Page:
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Public health update: July 27, 2021

Published: July 27, 2021 Author: Staff reports

The following message was shared with the Ohio University community on July 27, 2021.

Dear OHIO community members,

With classes beginning in less than a month, we look forward to returning to the campus life so many of us missed last year. Ohio University continues to make health and safety a top priority, following local, state, and national public health guidance, sharing information with other public universities, and implementing successful strategies as the pandemic presents new challenges. 

The recent rise in cases, hospitalizations, and deaths in the U.S. and Ohio is due, in part, to the rapid spread of the highly transmissible Delta variant. In the past seven days the United States has seen nearly a 50 percent increase in case counts.

Achieving a high vaccination rate among our campus communities will provide the safest environment possible. The University continues to strongly encourage vaccination, will provide convenient access to vaccines on campus, and is committed to containing the virus through testing and case management. Requiring masking and distancing among those who are not vaccinated, and encouraging it for anyone who wants to protect themselves and others (even if vaccinated), remain important precautions.

OHIO's vaccine incentives fuel vaccination registrations

We are pleased to see an increase in students reporting their vaccination status through the COVID-19 Testing Pathway Program in response to the Bobcats Get Vaxxed Giveaway: Over 37 percent of students expected to be on the Athens campus this fall have uploaded their vaccine cards. This is still too low. So far, nearly 59 percent of employees on the Athens campus have selected the Vaccination Pathway, protecting themselves against the virus and avoiding weekly testing.

On OHIO’s regional campuses, we continue to see very low rates of vaccination registration among students. The Chillicothe and Zanesville campuses are just past the 10 percent mark, with Eastern, Lancaster, and Southern campuses in the nine-percent range. These data correlate with the generally low vaccination rates in their host counties. We're concerned about low vaccination rates because they coincide with high numbers of COVID cases. Lawrence County, where only 14.8 percent of 20-29-year-olds are fully vaccinated, now has the second-highest COVID case rate in the state, with 173 cases per 100,000 people.

Students: Upload your vaccine cards and win a chance for prizes

We are in the third week of the Bobcats Get Vaxxed Giveaway, which encourages students to register their vaccines by offering weekly drawings for prizes including scholarships and special OHIO experiences. Particularly with the low vaccination rates on our regional campuses, I want to highlight the fact that each week we are drawing two winners: one from the Athens campus and one from the regional campuses. If fewer people are registering for the giveaway on regional campuses, regional students who do register have a better chance of having their name drawn. Also, the sooner you select the Vaccination Pathway and upload your vaccine card, the sooner you are eligible to win.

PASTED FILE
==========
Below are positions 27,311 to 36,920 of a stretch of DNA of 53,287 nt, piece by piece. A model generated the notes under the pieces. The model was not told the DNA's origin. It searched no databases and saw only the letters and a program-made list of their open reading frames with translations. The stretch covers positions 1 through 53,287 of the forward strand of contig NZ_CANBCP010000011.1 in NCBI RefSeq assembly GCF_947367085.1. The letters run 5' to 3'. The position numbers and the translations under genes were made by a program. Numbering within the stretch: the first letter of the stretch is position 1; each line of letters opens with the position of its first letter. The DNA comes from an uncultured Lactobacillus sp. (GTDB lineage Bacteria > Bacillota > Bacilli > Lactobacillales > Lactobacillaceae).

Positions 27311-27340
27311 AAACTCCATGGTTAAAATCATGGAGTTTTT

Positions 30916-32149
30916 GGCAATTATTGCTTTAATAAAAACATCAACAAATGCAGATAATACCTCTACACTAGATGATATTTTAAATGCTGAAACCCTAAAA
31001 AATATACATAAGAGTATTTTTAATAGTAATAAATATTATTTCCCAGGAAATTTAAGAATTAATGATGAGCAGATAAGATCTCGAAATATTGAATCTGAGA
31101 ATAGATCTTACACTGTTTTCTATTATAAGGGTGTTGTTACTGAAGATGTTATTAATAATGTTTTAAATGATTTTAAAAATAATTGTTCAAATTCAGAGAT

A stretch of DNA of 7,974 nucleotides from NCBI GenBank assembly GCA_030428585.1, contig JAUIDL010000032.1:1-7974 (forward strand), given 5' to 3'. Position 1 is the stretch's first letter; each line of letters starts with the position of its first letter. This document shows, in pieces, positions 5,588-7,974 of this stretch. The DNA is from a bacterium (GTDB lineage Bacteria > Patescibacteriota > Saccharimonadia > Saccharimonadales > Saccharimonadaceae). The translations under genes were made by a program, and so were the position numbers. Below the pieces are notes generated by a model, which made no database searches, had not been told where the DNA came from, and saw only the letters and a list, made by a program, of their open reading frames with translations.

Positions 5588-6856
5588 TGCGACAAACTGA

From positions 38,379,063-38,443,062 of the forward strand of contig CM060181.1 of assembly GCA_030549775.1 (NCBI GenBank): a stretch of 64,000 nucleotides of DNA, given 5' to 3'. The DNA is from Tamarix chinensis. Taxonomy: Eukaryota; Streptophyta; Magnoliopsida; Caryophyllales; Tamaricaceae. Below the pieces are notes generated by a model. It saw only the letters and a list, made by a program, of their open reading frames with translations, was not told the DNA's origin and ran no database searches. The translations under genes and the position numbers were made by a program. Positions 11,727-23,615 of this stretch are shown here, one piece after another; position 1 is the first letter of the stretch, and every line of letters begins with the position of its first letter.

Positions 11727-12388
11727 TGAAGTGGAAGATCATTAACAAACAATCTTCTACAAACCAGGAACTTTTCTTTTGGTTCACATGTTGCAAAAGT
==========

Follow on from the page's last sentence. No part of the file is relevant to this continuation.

Asymptomatic testing has moved to Shively Hall

If you are on the Weekly Testing Pathway, asymptomatic testing is now located at Shively Hall on East Green. We moved it to improve testers’ convenience and comfort: the new location is central to campus and offers much-needed air conditioning. You can park in designated spaces in the Morton Hall parking lot if you are a testing center visitor. More hours and days will be added for fall semester, as well as conveniently located vaccination clinics for those who would like to get vaccinated and not have to test again.

Vaccine hesitancy: many are "vaccine curious"

Just because someone is not yet vaccinated against COVID-19 does not mean they are “anti-vax.” Starting a respectful conversation with someone in your life who is not yet vaccinated can be far more helpful than making assumptions or labeling them. The conversations that matter the most happen with the people we trust the most; I encourage you to be that trusted person for someone you care about.

There is a lot of misinformation out there about the COVID-19 vaccines, and some folks don’t have trusted healthcare providers they can talk to about this topic. Others are concerned about potential side effects and how they may affect their ability to work or provide care to children or other dependents. And children under 12 too are unvaccinated because the vaccines are not approved for their age group. It's important to remember that we can’t know all the reasons why someone might be unvaccinated. No matter the reason, they are vulnerable to the virus. 

By listening to and understanding why someone is not vaccinated we may find common ground and even an opportunity to kindly and respectfully discuss the topic. If you are not vaccinated, please talk with your primary care provider and read reputable sources, and please consider vaccination.

The time is now: protect yourself

COVID-19 is a preventable disease. When you are fully vaccinated, you are protected against severe illness, hospitalization, and death. Two-dose vaccines are dosed either three or four weeks apart, meaning it takes five to six weeks from your first dose to build full immunity. Four weeks from yesterday, we will welcome thousands of students to our campuses. If you have not yet protected yourself with a COVID-19 vaccination, I urge you to do so as soon as possible so that you have as much protection as possible. You can use this online tool to schedule your vaccine anywhere in the United States, or call your local health department to make an appointment.

Dr. Gillian Ice
Special Assistant to the President for Public Health Operations